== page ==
Editor's note: This is the latest in a series of articles about how to start a tactical team. Read the most recent entry here.
In the first article on starting a tactical team, we covered the first steps you'll take after being taasked to start the team. You must set achievable goals about the kind of team you're planning to establish. You must also address training needs early in the process.
A failure in the field can mean liability, so you'll want to do something effective rather than just doing something. Long-term strategic planning is paramount to your success.
There have been epic failures from the past. Everybody knows of one. A department got a grant for a team. They purchased weapons; bought everything tacticool in basic black; and went off without a plan. No training, except the rock 'em, sock 'em, shoot 'em up training from their local "swatologist."
They didn't have secondary planning or, as I call it, "but what if then" planning. No medics, no negotiators, no legal support, no sustainability planning, and no support for escalating events. Once they fail, they become a laughing stock. You don't want to become "that team." The agency will stop utilizing that team, and it will die on the budgetary vine. Several years later, if you plan to resurrect a buried failure, the task will be far more difficult. Know your history and find all the skeletons so you can learn from past failures.
We tend to overly stress the tools, equipment, and necessary resources for this specialized assignment. These are important, but you also need to invest in your customer base. Your team will have several customers. First and foremost will be your team members. Tactical operators are the most valuable resource. End of story. You can forget all of nicky-neat black tactical gizmos and widgets. Without trained and mission-centered members, you've wasted your time and money.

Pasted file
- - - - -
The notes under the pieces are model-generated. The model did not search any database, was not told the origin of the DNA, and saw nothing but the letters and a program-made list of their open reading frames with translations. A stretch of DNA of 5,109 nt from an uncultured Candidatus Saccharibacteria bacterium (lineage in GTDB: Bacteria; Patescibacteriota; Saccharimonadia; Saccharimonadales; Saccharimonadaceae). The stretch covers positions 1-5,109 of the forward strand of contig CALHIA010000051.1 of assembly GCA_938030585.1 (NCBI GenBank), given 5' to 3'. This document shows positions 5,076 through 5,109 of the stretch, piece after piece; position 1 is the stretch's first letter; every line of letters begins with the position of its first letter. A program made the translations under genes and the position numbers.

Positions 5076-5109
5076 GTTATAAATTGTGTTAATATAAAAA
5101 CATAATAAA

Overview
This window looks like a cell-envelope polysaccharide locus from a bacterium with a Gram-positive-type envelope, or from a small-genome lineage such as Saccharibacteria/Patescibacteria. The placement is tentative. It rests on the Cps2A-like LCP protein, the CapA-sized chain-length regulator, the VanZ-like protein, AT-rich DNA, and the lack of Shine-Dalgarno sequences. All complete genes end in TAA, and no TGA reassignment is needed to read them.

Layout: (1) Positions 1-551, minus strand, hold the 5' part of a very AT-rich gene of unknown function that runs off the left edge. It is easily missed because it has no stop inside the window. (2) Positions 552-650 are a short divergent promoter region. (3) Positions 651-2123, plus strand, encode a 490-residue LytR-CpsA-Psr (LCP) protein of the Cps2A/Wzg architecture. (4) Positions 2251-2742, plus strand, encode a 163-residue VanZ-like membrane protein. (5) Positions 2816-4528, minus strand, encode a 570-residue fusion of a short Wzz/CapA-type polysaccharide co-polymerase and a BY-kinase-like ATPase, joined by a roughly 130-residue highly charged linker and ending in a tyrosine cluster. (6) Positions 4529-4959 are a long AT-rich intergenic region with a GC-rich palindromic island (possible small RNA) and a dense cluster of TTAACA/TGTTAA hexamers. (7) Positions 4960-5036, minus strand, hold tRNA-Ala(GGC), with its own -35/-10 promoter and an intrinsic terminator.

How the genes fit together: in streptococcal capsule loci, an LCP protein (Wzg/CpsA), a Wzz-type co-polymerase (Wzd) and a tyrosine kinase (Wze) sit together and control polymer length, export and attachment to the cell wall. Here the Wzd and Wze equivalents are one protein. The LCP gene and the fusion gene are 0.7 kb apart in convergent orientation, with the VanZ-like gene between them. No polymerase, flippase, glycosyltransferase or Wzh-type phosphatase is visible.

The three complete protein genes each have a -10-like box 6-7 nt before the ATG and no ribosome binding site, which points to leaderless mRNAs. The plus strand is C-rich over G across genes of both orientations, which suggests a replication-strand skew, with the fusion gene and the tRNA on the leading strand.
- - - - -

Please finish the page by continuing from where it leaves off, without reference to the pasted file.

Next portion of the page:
Team members want a selection process to ensure they're training and trusting their lives with the best members. The families of the team members want the best surroundings for their loved ones. We owe this to their kids. The other officers who call you who are internal customers also want the best response. We also need to provide quality service to the citizens and businesses of our cities or counties. You are responsible to more folks than you think. We owe it to these groups to do it correctly.
Training prior to first activation is crucial. Here's a baseball analogy. A pro baseball team goes to spring training, which would be like basic tactical training. This also serves as their selection process for the starting lineup and who goes home. Not all the players were on last year's team, so they are also team-building. Next, the ball team will have pre-season games or actually training exercises cleverly disguised as a game. All of this is before the first game. If they are practicing before the season, you should practice for your first call-out.
Compensation for team training and call-outs is something that must be addressed early on. Overtime and backfill can be budget busters and deal breakers. During this preparatory training, if you add in monthly training and call-outs, you may have a larger financial commitment than most administrators counted on.
Also prepare yourself for the jealousy that will divide a precinct. You may hear, "Tommy Tactical gets to go to training all of the time, and all I do is cover his beat." Some commanders and supervisors will also question why they're working short so the team can train. Team members who work for them will receive some backlash. This is another reason why you need department-wide backing and support for the onset.